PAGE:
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According to Clark and Horan (2001): Scientists also agree that parents are the single most influential factor in the career development and choice of their children. [Schulenberg et al. 1984; Seligman et al. 1991; as cited by Clark and Horan } Parents have so much influence due to the fact that the experiences and environments of the stages of growth during what is termed the "impressionable years" of the child's life. Bandura, et al. 2001 writes that: "Parental influence on children's academic development has been extensively research but how parents affect their children's career development has received little attention despite its centrality to the paths their children's lives will take. In the second pattern of influences in the structural model, parents exert their effort on career choice and development mainly through their impact on their children's self-efficacy appraisals, educational aspirations, and scholastic achievement."
Functioning within a family is inclusive of the factors of parental support and guidance along with positive or negative influences in the environment and in the interaction styles in the family (Altman, 1997) In fact, family functioning influencing career development more so than family structure, size, or the educational and occupational status of the parents (Fisher and Griggs, 1994 as cited by Kerka (2001). In a study conducted in relation to parenting and career Development Sandra Kerka (2001) states that Researchers have studied the influence of parents and the family on children's career development and such factors as socioeconomic status, parents' educational and occupational attainment, and cultural background. This Digest highlights a different body of research that considers the effects of the family relationships." Stated implications in the research "demonstrates the strong influences that parenting behavior and family functioning have on career development. The findings suggest that career counselor and career educators should:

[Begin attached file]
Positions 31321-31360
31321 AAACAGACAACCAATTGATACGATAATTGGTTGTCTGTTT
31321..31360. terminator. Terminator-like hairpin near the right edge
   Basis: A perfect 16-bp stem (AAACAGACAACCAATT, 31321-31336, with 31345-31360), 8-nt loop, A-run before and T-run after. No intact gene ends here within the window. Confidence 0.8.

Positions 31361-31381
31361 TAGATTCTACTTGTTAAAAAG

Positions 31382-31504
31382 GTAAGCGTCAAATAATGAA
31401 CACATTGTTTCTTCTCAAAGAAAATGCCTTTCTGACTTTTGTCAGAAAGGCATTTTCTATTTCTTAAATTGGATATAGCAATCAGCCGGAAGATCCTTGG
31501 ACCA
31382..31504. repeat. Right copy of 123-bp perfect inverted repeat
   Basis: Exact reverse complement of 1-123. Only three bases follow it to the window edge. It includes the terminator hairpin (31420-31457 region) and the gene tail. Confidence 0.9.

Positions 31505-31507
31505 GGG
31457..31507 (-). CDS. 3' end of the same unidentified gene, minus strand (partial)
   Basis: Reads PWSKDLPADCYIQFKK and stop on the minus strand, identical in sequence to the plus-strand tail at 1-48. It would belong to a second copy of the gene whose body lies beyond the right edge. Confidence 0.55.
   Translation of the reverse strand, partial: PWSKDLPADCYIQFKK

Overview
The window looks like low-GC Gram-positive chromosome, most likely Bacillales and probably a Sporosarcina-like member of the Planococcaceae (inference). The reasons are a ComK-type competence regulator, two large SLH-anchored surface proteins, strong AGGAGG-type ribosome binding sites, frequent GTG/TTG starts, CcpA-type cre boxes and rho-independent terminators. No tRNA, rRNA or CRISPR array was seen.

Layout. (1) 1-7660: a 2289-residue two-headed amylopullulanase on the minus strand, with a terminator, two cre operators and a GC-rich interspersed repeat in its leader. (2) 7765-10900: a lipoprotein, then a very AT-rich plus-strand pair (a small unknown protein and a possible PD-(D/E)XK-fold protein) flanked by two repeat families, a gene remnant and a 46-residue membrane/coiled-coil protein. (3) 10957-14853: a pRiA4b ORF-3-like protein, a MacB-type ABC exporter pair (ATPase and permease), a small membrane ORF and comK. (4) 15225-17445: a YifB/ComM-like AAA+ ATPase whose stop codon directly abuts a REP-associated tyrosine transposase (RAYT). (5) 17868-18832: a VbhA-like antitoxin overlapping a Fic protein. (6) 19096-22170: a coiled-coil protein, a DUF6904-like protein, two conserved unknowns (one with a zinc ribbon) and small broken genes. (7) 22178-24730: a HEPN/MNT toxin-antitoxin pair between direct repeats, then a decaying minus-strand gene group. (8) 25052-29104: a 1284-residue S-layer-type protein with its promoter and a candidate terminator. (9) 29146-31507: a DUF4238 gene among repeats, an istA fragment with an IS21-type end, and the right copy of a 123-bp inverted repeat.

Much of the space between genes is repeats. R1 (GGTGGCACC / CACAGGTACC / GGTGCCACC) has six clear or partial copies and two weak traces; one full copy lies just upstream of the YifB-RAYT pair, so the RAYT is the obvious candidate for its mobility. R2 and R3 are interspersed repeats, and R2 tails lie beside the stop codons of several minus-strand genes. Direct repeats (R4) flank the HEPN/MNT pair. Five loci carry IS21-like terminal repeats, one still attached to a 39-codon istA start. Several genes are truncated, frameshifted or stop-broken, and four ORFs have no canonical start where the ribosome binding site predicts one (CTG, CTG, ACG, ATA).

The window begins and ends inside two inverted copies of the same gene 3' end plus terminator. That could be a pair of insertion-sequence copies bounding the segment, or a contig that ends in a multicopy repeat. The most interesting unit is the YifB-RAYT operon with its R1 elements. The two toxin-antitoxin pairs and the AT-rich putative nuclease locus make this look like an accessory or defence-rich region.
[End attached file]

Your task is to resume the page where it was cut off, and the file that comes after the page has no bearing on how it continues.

1. Shift the focus from the individual to the family system.
2. Develop a new a richer way of parental involvement.
3. Help Families become more proactive; and 4. Consider ways of duplicating helpful types of family functioning in the schools, especially for children whose families are not proactive.
Childhood experiences (both positive and negative) and familial heritage have a major influence on vocational choices. People choose an occupation that enables them to replicate significant childhood experiences, satisfy needs that were unfulfilled in their childhood, and actualize dreams passed on to them by their familial heritage (Pines & Yanai, 2000; Yanai & Pines, 2) The tendency to choose a particular occupation, the internal permission to choose according to this preference and to function successfully as a professional all depend on the relationships with key people, especially the parents, during childhood and also on the career choices of these key people. Yafe-Yanai (2001) The concept of social character is a key concept for the understanding of the social process. Character in the dynamic sense of analytic psychology is the specific form in which human energy is shaped by the dynamic adaptation of human needs to the particular mode of existence of a given society. Further states Fromm: "However with the new tools of observation that psychoanalysis offers, we can recognize that so-called rational behavior is largely determined by the character structure. In our discussion of the meaning of work for modern man we have dealt with an illustration of this point. We saw that the intense desire for unceasing activity was rooted in aloneness and anxiety. This compulsion to work differed from the attitude towards work in other cultures, where people worked as much as it was necessary but where they were not driven by additional forces within their own character structure." Also stated by Fromm is that: "As we have seen, once certain needs have developed in a character structure, any behavior in line with these needs is at the same time satisfactory psychologically and practical from the standpoint of material success. As long as a society offers the individual those two satisfactions simultaneously, we have a situation where the psychological forces are cementing the social structure."